The problems of dark energy run particularly deep: for example, its observed density is so small that it may be quantum mechanically unstable. It also creates problems for the theories of quantum gravity, which suggest that we may live in a Universe with 10 or 11 dimensions, all of them shrunk, with the exceptions of three in space and one in time.

Many theorists would therefore like an escape route from today’s standard model of cosmology and it remains to be seen how far these observations discussed by the Durham group will go in this direction. But if correct, they suggest that the rumours that we are living in a “New Era of Precision Cosmology” may prove to be premature!

Prof. Tom Shanks | alfa
Further information:
http://star-www.dur.ac.uk/~ts/wmap/wmappic.html
http://map.gsfc.nasa.gov/

More articles from Physics and Astronomy:

nachricht Astronomers find unexpected, dust-obscured star formation in distant galaxy
24.03.2017 | University of Massachusetts at Amherst

nachricht Gravitational wave kicks monster black hole out of galactic core
24.03.2017 | NASA/Goddard Space Flight Center

All articles from Physics and Astronomy >>>

The most recent press releases about innovation >>>

Die letzten 5 Focus-News des innovations-reports im Überblick:

Im Focus: Giant Magnetic Fields in the Universe

Astronomers from Bonn and Tautenburg in Thuringia (Germany) used the 100-m radio telescope at Effelsberg to observe several galaxy clusters. At the edges of these large accumulations of dark matter, stellar systems (galaxies), hot gas, and charged particles, they found magnetic fields that are exceptionally ordered over distances of many million light years. This makes them the most extended magnetic fields in the universe known so far.

The results will be published on March 22 in the journal „Astronomy & Astrophysics“.

Galaxy clusters are the largest gravitationally bound structures in the universe. With a typical extent of about 10 million light years, i.e. 100 times the...

Im Focus: Tracing down linear ubiquitination

Researchers at the Goethe University Frankfurt, together with partners from the University of Tübingen in Germany and Queen Mary University as well as Francis Crick Institute from London (UK) have developed a novel technology to decipher the secret ubiquitin code.

Ubiquitin is a small protein that can be linked to other cellular proteins, thereby controlling and modulating their functions. The attachment occurs in many...

Im Focus: Perovskite edges can be tuned for optoelectronic performance

Layered 2D material improves efficiency for solar cells and LEDs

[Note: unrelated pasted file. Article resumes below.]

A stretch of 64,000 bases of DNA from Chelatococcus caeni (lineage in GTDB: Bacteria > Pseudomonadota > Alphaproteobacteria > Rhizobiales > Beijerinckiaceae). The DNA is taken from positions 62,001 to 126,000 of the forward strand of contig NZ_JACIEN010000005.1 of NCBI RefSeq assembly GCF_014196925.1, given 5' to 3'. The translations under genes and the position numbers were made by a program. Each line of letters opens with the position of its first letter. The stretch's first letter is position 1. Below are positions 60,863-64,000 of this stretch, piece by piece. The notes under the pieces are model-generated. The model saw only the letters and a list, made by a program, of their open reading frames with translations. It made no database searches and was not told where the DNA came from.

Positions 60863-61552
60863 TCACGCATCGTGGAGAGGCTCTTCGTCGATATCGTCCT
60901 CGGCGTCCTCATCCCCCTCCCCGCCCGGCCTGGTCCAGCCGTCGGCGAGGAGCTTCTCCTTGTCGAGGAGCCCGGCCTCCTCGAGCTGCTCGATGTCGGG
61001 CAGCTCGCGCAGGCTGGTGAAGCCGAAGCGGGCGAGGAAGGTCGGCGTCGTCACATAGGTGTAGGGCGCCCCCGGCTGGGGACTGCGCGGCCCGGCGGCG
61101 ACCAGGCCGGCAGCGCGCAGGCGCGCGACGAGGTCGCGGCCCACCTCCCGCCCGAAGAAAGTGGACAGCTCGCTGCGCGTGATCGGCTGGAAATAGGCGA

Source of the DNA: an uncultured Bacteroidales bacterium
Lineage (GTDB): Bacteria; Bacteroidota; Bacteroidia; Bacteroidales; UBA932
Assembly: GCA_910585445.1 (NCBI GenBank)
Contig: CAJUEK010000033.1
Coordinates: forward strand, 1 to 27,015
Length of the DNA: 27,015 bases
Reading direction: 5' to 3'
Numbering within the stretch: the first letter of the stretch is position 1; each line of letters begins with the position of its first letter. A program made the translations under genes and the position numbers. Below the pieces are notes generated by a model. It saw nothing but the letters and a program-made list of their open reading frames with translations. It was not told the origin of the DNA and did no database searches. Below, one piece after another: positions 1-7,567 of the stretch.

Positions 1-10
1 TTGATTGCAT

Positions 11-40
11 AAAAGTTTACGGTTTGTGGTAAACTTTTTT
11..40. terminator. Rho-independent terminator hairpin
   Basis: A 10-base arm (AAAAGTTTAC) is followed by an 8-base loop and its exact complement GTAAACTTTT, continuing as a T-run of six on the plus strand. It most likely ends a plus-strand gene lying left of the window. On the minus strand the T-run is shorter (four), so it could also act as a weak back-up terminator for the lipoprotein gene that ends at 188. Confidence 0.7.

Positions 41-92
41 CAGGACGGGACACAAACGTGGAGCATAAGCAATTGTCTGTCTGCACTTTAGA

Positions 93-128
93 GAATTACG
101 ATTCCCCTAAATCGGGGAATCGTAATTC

In the eternal search for next generation high-efficiency solar cells and LEDs, scientists at Los Alamos National Laboratory and their partners are creating...

Im Focus: Polymer-coated silicon nanosheets as alternative to graphene: A perfect team for nanoelectronics

Silicon nanosheets are thin, two-dimensional layers with exceptional optoelectronic properties very similar to those of graphene. Albeit, the nanosheets are less stable. Now researchers at the Technical University of Munich (TUM) have, for the first time ever, produced a composite material combining silicon nanosheets and a polymer that is both UV-resistant and easy to process. This brings the scientists a significant step closer to industrial applications like flexible displays and photosensors.

Silicon nanosheets are thin, two-dimensional layers with exceptional optoelectronic properties very similar to those of graphene. Albeit, the nanosheets are...

Im Focus: Researchers Imitate Molecular Crowding in Cells

Enzymes behave differently in a test tube compared with the molecular scrum of a living cell. Chemists from the University of Basel have now been able to simulate these confined natural conditions in artificial vesicles for the first time. As reported in the academic journal Small, the results are offering better insight into the development of nanoreactors and artificial organelles.

Enzymes behave differently in a test tube compared with the molecular scrum of a living cell. Chemists from the University of Basel have now been able to...

All Focus news of the innovation-report >>>

Anzeige

Anzeige

Event News

International Land Use Symposium ILUS 2017: Call for Abstracts and Registration open

20.03.2017 | Event News

CONNECT 2017: International congress on connective tissue

14.03.2017 | Event News

ICTM Conference: Turbine Construction between Big Data and Additive Manufacturing

07.03.2017 | Event News

 
Latest News

Northern oceans pumped CO2 into the atmosphere

27.03.2017 | Earth Sciences

Fingerprint' technique spots frog populations at risk from pollution

27.03.2017 | Life Sciences

Big data approach to predict protein structure

27.03.2017 | Life Sciences

VideoLinks
B2B-VideoLinks
More VideoLinks >>>